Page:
BUT

You’ll also watch malnourishment miraculously fade away from being intentional in providing prayer and nutrients to the one year old in newborn diapers who literally feels like a sack of bones. You’ll witness the power of God strengthen up believers from seeing a toddler walk for the first time after being told she couldn’t. You’ll feel on top of the world when the baby finally has the strength to sip milk from a bottle instead of being fed by a syringe.
You’ll see people give their life to Christ wholeheartedly with no turning back. You’ll be surrounded by women who don’t just say they trust God, but actually tangibly trust Him and you’ll yearn for that same confident trust amidst so much challenges. You’ll get to experience a brand new vibrant culture filled with new traditions, new foods, and new adventures. You’ll get the honor of sitting at the house of new friends while speaking a new language as they welcome you into their family as you learn the beauty of different cultures and the reality that sometimes it’s not right vs wrong, but just different. You see differences as a unique gift that makes us all beautifully made in HIS image. A different way to live, different foods to eat, different ways to do life. A way that is so much more down to earth, relaxing, simplified.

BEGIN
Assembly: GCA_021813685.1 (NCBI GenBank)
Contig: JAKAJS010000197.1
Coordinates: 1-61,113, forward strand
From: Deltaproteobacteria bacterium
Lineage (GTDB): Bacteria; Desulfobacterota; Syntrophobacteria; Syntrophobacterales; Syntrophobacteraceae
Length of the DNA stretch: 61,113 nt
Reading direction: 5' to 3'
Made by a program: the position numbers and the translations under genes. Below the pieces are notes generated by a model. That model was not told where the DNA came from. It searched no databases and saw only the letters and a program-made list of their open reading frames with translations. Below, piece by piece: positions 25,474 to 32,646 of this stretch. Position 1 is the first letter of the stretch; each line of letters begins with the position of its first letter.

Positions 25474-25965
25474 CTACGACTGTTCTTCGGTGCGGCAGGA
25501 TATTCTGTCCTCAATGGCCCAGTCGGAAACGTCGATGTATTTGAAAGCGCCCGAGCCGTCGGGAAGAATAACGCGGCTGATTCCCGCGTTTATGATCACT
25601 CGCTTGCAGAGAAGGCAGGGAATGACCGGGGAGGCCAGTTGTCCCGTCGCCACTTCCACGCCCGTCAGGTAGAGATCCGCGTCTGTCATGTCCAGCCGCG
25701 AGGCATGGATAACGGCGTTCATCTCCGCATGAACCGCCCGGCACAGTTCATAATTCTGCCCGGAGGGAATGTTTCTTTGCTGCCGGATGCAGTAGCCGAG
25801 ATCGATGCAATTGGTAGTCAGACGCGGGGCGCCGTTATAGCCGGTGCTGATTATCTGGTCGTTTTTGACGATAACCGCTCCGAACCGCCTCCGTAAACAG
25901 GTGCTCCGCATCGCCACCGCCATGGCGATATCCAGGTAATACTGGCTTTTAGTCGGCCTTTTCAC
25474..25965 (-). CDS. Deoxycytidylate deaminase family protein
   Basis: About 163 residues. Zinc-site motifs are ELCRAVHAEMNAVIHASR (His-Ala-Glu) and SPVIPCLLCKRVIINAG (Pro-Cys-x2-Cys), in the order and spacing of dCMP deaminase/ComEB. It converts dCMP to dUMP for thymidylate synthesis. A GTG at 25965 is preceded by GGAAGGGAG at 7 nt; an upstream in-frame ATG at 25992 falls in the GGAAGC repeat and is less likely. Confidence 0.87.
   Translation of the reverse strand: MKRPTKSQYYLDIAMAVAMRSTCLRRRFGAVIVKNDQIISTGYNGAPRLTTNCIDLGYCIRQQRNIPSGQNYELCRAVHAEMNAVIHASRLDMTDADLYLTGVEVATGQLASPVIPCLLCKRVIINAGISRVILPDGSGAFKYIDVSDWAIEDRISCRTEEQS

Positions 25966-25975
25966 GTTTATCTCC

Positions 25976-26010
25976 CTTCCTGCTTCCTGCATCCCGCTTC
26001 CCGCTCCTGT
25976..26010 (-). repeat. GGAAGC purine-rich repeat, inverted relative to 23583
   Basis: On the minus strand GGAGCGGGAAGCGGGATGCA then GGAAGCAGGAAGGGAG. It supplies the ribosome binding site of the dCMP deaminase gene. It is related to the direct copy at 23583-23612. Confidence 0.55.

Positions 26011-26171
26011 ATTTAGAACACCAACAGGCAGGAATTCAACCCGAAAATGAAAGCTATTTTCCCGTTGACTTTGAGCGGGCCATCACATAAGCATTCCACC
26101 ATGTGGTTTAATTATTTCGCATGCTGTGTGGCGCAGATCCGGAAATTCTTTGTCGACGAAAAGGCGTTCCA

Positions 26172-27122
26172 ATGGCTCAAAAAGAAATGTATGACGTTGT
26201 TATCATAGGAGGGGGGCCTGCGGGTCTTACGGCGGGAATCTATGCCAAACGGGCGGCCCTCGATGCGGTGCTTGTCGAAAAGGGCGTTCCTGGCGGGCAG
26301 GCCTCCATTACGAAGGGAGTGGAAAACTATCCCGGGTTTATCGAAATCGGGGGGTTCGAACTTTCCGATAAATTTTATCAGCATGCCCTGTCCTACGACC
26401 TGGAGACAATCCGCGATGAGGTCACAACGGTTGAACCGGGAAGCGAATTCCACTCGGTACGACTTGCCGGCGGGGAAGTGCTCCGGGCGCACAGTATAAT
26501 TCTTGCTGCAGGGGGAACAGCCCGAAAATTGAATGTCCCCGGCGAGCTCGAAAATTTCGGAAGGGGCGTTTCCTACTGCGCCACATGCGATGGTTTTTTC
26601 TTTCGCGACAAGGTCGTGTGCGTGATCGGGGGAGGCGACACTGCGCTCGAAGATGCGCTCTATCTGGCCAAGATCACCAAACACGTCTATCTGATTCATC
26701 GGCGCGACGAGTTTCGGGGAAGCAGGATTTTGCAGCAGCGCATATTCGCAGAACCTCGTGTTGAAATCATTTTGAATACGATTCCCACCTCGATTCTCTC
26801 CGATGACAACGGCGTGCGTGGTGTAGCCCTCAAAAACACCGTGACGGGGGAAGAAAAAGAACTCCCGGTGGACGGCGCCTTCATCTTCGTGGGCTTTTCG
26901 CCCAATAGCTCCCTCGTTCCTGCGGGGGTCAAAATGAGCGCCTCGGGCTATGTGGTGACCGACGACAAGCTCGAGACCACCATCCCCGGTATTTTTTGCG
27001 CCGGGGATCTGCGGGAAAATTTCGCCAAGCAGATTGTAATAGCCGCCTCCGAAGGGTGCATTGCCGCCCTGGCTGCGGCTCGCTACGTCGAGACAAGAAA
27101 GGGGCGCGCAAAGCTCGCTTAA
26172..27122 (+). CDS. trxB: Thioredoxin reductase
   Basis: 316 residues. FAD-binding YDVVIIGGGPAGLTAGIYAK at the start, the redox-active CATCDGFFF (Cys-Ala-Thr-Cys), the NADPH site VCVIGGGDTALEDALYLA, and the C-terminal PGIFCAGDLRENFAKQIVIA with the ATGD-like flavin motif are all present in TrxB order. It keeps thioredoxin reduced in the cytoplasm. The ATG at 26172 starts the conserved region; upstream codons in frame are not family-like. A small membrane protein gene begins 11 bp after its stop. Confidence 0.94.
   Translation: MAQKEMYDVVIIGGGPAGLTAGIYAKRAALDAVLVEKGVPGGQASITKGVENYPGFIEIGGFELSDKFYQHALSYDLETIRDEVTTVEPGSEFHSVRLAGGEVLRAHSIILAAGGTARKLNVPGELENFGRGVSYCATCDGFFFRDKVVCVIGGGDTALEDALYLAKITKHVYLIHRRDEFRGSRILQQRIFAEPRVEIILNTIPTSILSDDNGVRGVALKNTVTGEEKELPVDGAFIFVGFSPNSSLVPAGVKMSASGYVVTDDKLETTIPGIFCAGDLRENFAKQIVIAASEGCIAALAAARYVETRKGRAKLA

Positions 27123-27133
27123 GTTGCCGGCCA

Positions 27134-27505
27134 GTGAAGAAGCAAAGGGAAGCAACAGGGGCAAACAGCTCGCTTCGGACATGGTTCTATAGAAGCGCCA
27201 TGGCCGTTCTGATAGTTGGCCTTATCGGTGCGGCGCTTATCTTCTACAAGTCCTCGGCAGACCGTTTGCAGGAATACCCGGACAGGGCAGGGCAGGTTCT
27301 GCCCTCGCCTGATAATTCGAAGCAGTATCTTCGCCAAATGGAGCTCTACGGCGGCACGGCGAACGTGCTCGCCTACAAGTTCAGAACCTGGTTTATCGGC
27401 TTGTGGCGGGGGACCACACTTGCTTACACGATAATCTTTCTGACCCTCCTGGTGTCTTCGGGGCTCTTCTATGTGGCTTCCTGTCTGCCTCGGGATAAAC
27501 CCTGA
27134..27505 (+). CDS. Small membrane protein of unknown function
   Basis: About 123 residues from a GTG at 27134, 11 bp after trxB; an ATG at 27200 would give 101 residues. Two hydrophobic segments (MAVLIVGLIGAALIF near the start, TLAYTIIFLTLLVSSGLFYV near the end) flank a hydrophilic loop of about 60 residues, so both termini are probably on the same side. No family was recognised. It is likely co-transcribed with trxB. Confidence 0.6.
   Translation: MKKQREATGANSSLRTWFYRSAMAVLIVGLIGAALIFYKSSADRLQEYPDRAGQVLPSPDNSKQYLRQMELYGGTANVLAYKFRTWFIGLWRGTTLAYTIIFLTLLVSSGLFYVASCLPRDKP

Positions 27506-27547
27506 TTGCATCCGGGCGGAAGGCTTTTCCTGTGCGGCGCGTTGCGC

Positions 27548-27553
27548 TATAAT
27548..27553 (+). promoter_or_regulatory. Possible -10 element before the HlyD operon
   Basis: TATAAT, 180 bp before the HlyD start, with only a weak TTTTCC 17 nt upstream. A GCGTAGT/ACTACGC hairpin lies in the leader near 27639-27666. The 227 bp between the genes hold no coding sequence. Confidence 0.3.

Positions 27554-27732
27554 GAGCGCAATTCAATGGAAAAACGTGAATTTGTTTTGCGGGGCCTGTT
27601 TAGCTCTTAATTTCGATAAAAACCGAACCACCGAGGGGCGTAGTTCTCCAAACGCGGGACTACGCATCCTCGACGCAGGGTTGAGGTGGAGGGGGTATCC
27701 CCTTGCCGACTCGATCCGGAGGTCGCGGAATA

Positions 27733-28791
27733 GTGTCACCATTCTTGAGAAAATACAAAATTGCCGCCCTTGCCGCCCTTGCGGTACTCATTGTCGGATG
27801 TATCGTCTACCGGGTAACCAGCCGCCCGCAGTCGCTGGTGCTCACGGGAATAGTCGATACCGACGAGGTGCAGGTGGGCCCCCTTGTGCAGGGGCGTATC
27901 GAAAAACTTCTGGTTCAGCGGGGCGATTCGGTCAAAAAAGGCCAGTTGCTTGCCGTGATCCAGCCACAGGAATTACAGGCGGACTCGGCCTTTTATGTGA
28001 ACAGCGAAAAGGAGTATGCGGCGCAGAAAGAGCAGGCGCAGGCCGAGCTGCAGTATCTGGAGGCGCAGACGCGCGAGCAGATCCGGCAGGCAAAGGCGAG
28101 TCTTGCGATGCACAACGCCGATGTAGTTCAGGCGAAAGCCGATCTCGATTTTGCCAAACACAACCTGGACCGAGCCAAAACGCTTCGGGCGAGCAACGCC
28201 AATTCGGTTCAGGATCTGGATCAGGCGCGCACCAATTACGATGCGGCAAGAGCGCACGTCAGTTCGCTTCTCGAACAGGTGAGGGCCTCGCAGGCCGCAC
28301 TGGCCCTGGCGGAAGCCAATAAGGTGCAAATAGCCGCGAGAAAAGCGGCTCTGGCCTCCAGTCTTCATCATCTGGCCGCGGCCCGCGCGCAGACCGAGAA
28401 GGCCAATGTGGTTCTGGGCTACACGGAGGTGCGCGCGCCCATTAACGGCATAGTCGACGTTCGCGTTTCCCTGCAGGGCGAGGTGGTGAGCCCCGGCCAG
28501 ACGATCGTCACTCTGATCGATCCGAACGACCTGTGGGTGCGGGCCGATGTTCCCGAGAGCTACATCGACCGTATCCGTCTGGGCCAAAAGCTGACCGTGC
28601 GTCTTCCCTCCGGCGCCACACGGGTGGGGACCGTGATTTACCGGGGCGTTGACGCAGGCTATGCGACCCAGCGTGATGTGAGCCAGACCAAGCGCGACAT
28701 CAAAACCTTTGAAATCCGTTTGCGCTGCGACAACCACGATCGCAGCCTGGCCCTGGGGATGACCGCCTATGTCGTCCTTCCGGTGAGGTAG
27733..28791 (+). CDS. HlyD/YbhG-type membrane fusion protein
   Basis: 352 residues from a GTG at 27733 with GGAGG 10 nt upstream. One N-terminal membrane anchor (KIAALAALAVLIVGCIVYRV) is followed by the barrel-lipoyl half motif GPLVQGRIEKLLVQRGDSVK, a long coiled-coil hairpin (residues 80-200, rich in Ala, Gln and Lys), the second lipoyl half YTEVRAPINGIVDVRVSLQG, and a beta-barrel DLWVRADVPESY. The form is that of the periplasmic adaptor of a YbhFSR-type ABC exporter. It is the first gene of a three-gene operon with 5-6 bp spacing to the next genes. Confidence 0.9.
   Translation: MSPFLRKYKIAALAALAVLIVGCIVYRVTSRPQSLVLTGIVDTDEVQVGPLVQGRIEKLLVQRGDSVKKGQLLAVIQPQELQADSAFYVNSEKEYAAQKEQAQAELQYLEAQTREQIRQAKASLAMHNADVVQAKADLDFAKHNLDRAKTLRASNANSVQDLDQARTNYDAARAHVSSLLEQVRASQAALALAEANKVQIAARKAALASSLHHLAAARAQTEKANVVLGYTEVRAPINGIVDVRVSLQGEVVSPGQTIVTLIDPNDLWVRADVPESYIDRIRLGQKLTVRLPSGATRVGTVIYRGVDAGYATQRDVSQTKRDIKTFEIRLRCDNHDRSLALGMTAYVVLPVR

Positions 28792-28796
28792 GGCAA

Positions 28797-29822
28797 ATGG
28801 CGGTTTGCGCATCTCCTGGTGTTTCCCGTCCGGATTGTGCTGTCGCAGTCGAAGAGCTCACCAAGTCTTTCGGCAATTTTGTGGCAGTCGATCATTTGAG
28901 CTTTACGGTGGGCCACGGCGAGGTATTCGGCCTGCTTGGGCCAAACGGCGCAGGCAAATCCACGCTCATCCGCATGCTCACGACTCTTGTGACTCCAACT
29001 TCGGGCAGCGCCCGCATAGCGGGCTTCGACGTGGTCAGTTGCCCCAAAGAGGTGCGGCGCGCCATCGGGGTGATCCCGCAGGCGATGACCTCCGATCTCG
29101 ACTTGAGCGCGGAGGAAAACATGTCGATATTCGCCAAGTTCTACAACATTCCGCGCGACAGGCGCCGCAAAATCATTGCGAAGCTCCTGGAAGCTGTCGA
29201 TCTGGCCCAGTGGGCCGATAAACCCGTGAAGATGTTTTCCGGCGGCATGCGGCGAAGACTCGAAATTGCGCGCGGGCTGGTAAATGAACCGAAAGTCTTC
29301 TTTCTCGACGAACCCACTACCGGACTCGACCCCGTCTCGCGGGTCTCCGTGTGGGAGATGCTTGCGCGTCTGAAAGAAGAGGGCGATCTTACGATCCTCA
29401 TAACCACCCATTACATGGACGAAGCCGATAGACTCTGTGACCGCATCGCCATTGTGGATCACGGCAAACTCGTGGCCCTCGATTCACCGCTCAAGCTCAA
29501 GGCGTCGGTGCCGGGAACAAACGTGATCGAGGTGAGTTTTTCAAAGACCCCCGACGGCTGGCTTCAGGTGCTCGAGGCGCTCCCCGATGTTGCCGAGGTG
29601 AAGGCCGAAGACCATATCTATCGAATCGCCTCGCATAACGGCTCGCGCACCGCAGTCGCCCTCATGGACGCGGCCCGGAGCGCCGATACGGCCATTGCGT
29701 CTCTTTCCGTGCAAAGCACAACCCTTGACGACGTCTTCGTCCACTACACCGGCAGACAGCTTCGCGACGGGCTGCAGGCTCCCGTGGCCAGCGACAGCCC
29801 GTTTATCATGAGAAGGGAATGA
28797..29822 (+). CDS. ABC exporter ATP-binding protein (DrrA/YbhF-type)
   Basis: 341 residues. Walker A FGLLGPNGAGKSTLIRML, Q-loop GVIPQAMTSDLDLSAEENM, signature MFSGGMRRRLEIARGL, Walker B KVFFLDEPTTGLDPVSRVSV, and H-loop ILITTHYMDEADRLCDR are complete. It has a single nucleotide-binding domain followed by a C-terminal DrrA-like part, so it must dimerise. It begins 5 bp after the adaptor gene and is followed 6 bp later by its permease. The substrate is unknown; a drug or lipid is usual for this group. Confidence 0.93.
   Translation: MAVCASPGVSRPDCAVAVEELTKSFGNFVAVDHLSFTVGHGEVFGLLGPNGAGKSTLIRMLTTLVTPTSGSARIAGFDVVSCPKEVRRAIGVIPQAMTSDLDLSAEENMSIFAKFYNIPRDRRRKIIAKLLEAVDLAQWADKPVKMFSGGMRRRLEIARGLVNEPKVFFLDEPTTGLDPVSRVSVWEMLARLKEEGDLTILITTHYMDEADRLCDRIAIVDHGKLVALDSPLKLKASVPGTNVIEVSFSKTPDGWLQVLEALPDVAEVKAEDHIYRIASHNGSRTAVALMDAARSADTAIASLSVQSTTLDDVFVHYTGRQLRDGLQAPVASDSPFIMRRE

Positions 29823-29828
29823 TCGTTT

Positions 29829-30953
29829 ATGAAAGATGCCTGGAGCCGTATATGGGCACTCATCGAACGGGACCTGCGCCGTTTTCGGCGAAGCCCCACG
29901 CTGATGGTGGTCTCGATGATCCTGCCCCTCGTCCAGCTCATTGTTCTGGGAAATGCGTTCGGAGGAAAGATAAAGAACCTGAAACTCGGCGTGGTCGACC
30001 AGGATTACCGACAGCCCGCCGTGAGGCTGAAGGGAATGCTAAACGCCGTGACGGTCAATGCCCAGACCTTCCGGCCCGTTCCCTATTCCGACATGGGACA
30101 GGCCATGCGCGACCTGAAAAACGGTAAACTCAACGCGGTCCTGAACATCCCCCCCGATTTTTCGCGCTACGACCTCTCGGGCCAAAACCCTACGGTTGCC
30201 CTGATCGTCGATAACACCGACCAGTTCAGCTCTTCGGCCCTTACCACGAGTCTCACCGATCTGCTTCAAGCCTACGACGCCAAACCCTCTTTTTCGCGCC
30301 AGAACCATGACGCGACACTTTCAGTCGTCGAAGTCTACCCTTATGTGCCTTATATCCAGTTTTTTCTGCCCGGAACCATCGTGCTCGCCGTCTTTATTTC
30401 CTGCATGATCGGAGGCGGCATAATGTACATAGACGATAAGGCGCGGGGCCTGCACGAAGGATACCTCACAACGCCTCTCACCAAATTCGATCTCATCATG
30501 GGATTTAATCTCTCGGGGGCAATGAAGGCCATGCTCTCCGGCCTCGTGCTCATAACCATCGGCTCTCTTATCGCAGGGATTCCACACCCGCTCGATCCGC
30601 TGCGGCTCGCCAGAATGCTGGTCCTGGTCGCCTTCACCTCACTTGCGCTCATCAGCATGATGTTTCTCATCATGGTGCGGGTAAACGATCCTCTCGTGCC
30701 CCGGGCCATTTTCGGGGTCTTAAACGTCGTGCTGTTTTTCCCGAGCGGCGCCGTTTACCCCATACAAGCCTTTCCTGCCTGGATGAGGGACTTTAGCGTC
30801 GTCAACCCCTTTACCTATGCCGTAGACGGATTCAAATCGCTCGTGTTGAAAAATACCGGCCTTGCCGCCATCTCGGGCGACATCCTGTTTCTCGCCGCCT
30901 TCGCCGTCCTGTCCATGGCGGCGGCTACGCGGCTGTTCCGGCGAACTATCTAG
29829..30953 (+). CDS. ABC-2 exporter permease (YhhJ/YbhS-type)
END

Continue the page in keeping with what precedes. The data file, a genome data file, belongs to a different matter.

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You’ll watch God transform ideas and passions to fit His perfect plan to make His name known. You’ll be able to see good from every bad thing and purpose from every disaster because you’ll be so in-tune with the Lord that you hear from Him. Worldy distractions like movies, 24/7 unlimited internet, hangout spots with friends, will be limited so you learn to cling to Jesus and find peace there. You’ll give, and sacrifice, and help, and serve, but you won’t be burnt-out, you’ll be filled up pouring over with peace from God. You’ll get to be right where Jesus would be if he were here. Feeding the hungry, helping the widow, accepting the outcasts, teaching the children. Living and loving the humans on this planet without a worry in the world of what it’ll cost. Because you know Jesus is worth it. You'll witness the most majestic sunsets that America's streetlights always take away. You'll see the smiles and the laughter and the love from your neighbors as they pour blessing after blessing upon you. You'll witness the Holy Spirit working in churches like never before because there is far less distractions stealing the stage. You'll work with some of the most loving, caring, and helpful employees that show you time and time again that they truly care for your wellbeing. Yes, missionary life is hard at times, but it is so worth it if you do it for the sake of Jesus. It is worth every tear, every ounce of pain, every sacrifice that won’t even feel like a sacrifice, it’ll feel like an honor. It is worth loosing relationships over and losing a stable job and income over. It is worth being called crazy or ridiculous or yes, even a Jesus freak. It is worth being an outcast and not fitting in. It is worth every want and desire in your life. Because in Him, in Jesus Christ, living out His will for your life, somehow, miraculously, you find yourself. Your complete self. To die to self is to live. To die is to gain. You find joy. You find strength. You find purpose. You find love. You find Jesus. There’s nothing in this world more precious than being in his will doing what we’ve been called to do. And then somehow, someway, after 7 years of living on this island, you might just call it home. You'll accept the good and the bad that *EVERY* country and culture gives and you'll find yourself uncomfortably comfortable in this beautfiful thing called life. Whether overseas or down the street be in His will. Be a missionary-one who spreads the name of Jesus in the hometown where you grew up, in the next State over, or across the world. We are all called to make His name known.